[i]t seems reasonable to conclude that the reform has done little or nothing to boost turnout in most of the states that adopted it. The findings were similar for key subgroups, including the young, those who recently moved, and those without a high school diploma
This conclusion is contradicted by well-established research, which shows that SDR is highly beneficial for turnout. In particular, some research predicts SDR could boost youth turnout up to 14 percent. In fact, SDR is particularly helpful for people who have recently moved because eligible voters can show up at their new polling place and re-register to vote and vote with SDR. As young people move more often than average Americans, SDR is particularly beneficial for them.
On the cost issue, the PPIC report seems to contradict itself when it states:
This system will probably boost turnout a few percentage points. But a substantial number of people may take advantage of same-day registration, which could result in significant costs and complications for county registrars.
Either no one will use it so it won’t boost turnout, which means there will be no costs or complications, or a substantial number of people will use it, therefore increasing turnout and justifying the increased costs of complications. But, it doesn’t follow logically that few people will use it but there may also be a surge of registrations.
As Burden writes:
This (the administrative burden) has been the argument against adopting EDR and SDR in many states. The report actually has no evidence how burdensome SDR would be. It's true that 30,000 "late registrations" would be a lot in many jurisdictions, but LA County's 10 million people would make it the 8th largest state, so 30,000 is a small share of the electorate. By way of comparison, Wisconsin only has 5 million people but somehow managed to process over 400,000 EDRs in November 2008. The report doesn't provide this important context.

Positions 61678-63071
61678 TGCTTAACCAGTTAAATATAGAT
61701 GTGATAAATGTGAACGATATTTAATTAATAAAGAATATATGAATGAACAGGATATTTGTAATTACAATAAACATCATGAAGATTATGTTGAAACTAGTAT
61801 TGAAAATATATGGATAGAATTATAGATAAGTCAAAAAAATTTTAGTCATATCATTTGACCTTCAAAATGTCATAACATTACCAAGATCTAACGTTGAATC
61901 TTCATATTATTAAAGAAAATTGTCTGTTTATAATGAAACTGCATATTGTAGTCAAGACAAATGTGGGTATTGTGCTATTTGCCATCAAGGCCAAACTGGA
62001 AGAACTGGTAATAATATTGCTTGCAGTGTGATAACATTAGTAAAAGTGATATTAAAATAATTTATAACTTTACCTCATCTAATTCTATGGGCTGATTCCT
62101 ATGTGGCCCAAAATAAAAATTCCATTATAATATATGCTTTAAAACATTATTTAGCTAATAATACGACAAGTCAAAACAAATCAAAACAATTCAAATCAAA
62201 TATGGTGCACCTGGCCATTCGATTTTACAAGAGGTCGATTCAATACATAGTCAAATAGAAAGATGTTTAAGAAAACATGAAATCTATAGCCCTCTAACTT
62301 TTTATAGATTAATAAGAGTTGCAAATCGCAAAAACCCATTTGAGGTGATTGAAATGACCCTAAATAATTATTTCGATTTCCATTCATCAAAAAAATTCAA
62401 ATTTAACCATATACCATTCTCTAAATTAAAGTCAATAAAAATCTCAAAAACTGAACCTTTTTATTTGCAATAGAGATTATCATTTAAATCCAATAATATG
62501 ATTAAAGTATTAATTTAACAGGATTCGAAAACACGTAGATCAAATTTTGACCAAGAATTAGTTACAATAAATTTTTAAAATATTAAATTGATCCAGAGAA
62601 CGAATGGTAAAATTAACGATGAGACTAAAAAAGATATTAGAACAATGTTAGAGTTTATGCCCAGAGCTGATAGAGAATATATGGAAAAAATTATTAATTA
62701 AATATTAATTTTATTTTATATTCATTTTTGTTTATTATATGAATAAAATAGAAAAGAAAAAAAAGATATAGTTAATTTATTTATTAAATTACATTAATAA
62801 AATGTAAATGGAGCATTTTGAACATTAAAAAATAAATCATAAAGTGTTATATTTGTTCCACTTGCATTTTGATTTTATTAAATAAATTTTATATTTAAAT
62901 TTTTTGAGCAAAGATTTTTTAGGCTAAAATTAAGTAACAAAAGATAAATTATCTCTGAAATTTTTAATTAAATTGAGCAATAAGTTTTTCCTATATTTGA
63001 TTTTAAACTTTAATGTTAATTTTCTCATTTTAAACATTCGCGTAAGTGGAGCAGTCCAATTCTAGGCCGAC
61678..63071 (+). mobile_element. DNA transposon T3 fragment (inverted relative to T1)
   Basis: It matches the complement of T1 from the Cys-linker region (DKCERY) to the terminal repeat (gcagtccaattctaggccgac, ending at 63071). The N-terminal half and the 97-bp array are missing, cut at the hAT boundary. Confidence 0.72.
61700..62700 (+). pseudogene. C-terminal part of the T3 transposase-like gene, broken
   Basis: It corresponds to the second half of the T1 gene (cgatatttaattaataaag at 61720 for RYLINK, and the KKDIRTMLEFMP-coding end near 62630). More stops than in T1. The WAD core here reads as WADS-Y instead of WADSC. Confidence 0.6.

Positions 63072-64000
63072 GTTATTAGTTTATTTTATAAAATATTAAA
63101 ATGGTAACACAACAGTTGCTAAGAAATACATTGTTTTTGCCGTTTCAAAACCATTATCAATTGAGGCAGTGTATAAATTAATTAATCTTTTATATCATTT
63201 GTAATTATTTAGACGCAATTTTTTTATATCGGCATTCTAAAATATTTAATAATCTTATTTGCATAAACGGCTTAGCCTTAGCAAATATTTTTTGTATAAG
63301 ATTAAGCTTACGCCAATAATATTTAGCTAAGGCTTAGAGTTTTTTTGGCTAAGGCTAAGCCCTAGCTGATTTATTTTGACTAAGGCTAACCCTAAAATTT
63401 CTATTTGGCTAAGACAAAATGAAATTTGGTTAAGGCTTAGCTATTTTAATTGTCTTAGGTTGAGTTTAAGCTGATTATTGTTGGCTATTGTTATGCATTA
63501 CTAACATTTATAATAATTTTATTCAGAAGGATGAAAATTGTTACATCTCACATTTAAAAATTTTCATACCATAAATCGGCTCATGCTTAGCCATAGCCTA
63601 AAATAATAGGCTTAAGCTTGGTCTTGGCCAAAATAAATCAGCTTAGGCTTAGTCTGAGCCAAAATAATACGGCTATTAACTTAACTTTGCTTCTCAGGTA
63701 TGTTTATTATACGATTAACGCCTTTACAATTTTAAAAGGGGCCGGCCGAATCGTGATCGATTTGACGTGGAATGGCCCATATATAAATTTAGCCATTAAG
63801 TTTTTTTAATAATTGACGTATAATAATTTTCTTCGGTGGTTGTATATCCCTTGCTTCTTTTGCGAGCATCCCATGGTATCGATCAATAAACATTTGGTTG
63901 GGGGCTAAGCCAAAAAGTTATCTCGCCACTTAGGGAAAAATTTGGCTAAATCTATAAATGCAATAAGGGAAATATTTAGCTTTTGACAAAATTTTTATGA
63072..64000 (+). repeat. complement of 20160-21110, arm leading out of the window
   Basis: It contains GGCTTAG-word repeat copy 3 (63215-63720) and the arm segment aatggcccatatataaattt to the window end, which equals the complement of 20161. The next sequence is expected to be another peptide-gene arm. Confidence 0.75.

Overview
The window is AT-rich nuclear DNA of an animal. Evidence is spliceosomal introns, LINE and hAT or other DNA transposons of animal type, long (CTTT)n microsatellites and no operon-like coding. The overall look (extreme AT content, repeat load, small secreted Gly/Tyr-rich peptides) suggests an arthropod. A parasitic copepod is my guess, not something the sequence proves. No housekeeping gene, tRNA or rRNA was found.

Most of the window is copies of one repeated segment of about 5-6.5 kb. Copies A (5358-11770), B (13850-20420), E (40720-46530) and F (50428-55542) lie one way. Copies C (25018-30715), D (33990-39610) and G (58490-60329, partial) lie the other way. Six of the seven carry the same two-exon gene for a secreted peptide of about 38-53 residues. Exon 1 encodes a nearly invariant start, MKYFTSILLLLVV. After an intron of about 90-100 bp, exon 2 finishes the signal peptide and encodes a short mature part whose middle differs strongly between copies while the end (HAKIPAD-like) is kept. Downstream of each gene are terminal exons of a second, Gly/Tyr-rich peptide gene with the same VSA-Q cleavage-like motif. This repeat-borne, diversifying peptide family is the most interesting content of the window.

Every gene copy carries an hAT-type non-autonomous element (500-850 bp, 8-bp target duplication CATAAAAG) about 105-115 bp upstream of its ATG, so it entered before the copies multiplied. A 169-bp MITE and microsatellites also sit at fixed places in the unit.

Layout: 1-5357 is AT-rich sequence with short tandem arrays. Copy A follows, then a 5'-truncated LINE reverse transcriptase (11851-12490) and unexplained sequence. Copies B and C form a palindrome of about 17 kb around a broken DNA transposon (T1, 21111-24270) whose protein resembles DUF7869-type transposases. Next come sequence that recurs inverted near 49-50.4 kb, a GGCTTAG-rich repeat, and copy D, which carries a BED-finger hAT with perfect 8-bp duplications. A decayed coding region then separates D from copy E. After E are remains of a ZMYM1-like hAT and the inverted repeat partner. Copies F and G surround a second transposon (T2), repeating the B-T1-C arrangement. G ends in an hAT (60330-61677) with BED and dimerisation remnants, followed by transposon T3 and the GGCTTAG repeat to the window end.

In addition, Demos’ research found that clerks that currently administer SDR do not see it as a burden. Iowa and North Carolina reported minimal costs when introducing SDR in the 2008 presidential election. The state of Iowa spent less than $40,000 to introduce SDR for its 99 counties. North Carolina’s counties cited some additional staffing needs at voting sites as the most notable expense associated with Same Day Registration.
It is not just newly implemented programs that are cost effective. In a telephone survey conducted by Demos of local election officials in states with the longest experience with SDR—Idaho, Maine, Minnesota, New Hampshire, Wisconsin, and Wyoming—most respondents described the incremental cost of SDR as “minimal.” Whatever costs arose were offset by savings from reducing the number of provisional ballots needed and reducing staff costs associated with last-minute processing of registrations just before the pre-election deadline.
The PPIC report fails to make the case that SDR would not be worth implementing. And, even if the increased turnout rates are as low as they predict, a 3 to 4 percent increase in a state as large as California would still mean hundreds of thousands of additional eligible voters could participate in our democratic process. Seems like a worthwhile investment to me.